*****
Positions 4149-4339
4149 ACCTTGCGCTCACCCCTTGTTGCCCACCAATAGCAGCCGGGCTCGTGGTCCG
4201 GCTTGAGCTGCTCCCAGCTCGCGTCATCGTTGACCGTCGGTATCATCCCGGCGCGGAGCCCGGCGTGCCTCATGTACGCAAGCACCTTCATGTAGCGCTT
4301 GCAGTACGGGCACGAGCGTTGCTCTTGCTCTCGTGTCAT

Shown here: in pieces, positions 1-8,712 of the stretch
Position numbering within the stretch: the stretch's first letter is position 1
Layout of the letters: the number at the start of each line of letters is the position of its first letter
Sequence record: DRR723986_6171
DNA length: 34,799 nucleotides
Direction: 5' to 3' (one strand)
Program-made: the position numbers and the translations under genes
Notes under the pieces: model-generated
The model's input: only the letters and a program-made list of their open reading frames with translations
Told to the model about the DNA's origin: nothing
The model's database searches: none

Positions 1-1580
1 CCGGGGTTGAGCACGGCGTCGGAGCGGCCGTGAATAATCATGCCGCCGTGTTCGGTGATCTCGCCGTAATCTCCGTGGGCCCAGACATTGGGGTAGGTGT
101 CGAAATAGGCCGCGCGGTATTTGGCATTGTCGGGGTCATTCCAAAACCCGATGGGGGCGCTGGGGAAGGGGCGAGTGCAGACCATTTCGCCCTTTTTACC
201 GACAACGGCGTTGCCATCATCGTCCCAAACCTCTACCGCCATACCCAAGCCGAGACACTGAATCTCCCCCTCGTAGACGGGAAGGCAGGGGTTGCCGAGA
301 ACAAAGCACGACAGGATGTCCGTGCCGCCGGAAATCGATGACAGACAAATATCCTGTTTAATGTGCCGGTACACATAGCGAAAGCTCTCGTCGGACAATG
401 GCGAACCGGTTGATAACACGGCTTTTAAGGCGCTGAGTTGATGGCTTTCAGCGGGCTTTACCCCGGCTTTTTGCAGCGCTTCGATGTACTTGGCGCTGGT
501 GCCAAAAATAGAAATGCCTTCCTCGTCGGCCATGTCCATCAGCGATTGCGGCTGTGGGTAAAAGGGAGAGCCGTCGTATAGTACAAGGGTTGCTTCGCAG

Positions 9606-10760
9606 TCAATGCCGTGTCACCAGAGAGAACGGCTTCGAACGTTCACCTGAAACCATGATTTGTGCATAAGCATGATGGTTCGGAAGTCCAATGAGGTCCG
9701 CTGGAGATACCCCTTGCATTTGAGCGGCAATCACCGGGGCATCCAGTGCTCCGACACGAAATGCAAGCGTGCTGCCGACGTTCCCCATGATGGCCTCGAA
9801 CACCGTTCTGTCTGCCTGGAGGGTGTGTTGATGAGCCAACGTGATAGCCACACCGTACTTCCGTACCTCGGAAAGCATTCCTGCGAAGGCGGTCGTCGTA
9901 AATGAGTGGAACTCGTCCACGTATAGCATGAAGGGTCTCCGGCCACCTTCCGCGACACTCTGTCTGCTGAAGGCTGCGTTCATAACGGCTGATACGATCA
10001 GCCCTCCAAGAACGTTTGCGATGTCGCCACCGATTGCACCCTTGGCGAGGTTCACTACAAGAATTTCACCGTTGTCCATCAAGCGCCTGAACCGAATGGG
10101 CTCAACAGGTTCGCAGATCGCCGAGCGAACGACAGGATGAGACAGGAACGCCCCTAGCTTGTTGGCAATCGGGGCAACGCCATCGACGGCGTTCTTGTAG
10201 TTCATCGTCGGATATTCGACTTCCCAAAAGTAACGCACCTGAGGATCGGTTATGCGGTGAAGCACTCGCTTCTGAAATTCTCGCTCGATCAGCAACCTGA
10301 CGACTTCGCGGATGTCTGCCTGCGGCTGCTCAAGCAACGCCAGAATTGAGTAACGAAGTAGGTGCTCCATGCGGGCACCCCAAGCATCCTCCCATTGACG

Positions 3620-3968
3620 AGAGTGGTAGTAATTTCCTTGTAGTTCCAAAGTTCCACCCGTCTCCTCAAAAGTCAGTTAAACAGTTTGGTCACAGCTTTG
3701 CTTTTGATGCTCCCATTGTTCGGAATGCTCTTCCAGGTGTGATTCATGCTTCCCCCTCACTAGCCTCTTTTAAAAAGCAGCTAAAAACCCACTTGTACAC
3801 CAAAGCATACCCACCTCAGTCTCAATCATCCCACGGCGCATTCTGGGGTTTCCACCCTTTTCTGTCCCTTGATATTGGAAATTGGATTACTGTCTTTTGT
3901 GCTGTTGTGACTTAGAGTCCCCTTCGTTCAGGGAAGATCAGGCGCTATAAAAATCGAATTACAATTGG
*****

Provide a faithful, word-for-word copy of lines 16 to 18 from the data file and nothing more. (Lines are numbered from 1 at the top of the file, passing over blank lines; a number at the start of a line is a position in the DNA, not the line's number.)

Positions 1-1580
1 CCGGGGTTGAGCACGGCGTCGGAGCGGCCGTGAATAATCATGCCGCCGTGTTCGGTGATCTCGCCGTAATCTCCGTGGGCCCAGACATTGGGGTAGGTGT
101 CGAAATAGGCCGCGCGGTATTTGGCATTGTCGGGGTCATTCCAAAACCCGATGGGGGCGCTGGGGAAGGGGCGAGTGCAGACCATTTCGCCCTTTTTACC